Source: Plastic and Reconstructive Surgery - Category: Cosmetic Surgery Tags: Pediatric/Craniofacial: Original Articles Source Type: research
Conclusions: These data suggest that Hispanic and nonwhite patients tend to undergo craniosynostosis repair at older ages and to have lengthier operations than white/non-Hispanic patients. Although we were unable to examine the root cause(s) of these differences, delayed diagnosis is one factor that might result in surgery at an older age and more complex operations requiring open surgery. Prospective studies examining racial/ethnic disparities are needed to inform a comparison of outcomes associated with surgical approach.
Source: Plastic and Reconstructive Surgery - Category: Cosmetic Surgery Tags: Pediatric/Craniofacial: Original Articles Source Type: research
Conclusion: On the basis of the effects of dexmedetomidine on microcirculation, we suggest that dexmedetomidine continue to be used as an anesthetic agent, and may be considered also for reconstructive procedures, particularly flap surgery.
Source: Journal of Craniofacial Surgery - Category: Surgery Tags: Clinical Studies Source Type: research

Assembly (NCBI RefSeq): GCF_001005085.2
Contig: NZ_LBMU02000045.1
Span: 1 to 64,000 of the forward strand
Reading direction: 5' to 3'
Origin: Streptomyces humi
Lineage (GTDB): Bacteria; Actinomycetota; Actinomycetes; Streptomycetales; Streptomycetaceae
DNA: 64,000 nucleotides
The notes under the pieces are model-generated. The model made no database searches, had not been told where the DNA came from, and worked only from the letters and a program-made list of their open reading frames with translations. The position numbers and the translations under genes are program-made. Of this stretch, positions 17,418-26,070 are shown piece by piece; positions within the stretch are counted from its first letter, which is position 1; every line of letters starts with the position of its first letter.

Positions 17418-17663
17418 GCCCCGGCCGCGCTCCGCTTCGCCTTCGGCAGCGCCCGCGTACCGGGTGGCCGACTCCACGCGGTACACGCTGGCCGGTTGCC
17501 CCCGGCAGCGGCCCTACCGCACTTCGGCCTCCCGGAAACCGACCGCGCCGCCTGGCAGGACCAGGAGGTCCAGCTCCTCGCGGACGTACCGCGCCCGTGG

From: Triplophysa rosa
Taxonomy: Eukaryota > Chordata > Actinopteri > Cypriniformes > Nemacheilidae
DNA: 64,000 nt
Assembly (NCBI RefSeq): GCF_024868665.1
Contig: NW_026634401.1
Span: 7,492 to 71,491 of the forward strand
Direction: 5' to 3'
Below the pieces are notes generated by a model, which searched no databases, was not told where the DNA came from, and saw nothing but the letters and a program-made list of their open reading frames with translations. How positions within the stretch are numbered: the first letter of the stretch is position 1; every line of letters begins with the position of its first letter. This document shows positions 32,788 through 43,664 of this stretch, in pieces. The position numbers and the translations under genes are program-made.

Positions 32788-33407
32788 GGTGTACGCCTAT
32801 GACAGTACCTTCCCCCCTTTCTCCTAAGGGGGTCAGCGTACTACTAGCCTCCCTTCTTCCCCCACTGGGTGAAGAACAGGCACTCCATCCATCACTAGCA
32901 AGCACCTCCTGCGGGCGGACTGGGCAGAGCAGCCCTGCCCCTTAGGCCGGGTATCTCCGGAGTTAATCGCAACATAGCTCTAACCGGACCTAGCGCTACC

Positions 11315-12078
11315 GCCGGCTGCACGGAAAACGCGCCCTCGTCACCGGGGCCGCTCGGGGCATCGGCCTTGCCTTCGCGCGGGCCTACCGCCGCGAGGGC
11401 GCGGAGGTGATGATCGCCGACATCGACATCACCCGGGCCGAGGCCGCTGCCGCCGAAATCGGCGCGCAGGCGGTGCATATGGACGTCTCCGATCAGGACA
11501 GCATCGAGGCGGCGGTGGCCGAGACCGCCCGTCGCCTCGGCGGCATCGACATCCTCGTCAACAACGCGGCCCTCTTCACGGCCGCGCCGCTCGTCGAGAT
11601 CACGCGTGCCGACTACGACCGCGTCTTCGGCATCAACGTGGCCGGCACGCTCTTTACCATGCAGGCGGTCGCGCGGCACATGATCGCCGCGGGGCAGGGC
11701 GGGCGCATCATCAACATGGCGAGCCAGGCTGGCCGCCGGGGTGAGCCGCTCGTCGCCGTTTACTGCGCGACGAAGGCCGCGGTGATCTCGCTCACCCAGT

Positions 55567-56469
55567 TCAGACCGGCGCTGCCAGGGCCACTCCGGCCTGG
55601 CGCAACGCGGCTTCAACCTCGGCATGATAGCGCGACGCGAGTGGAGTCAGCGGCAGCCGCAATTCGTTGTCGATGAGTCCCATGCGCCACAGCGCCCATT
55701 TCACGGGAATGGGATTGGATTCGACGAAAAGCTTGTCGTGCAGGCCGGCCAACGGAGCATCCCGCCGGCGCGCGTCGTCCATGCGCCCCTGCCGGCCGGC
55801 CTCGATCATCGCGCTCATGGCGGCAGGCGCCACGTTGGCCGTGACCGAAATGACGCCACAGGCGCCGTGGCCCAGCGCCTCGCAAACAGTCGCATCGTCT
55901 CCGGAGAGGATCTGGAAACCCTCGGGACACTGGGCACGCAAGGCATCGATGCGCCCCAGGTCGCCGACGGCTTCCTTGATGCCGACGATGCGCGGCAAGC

Conclusion: Supraphysiologic delivery of macrophages to CSDs of mice had no effect on bone formation despite survival of transplanted macrophages through to 8 weeks posttransplantation. Further research into the physiological effects of macrophages on bone regeneration is needed to assess whether recapitulation of these conditions in macrophage-based therapy can promote the healing of large cranial defects.
Source: Journal of Craniofacial Surgery - Category: Surgery Tags: Scientific Foundations Source Type: research
Conclusions: Although adverse events following cleft palate surgery are rare, systemic disease remains the greatest predictor for readmission and reoperation. Neurologic and pulmonary diseases are the greatest systemic risk factors. Intraoperative adverse events requiring blood transfusion are the greatest surgical risk factor for post-surgical complications.
Source: Journal of Craniofacial Surgery - Category: Surgery Tags: Original Articles Source Type: research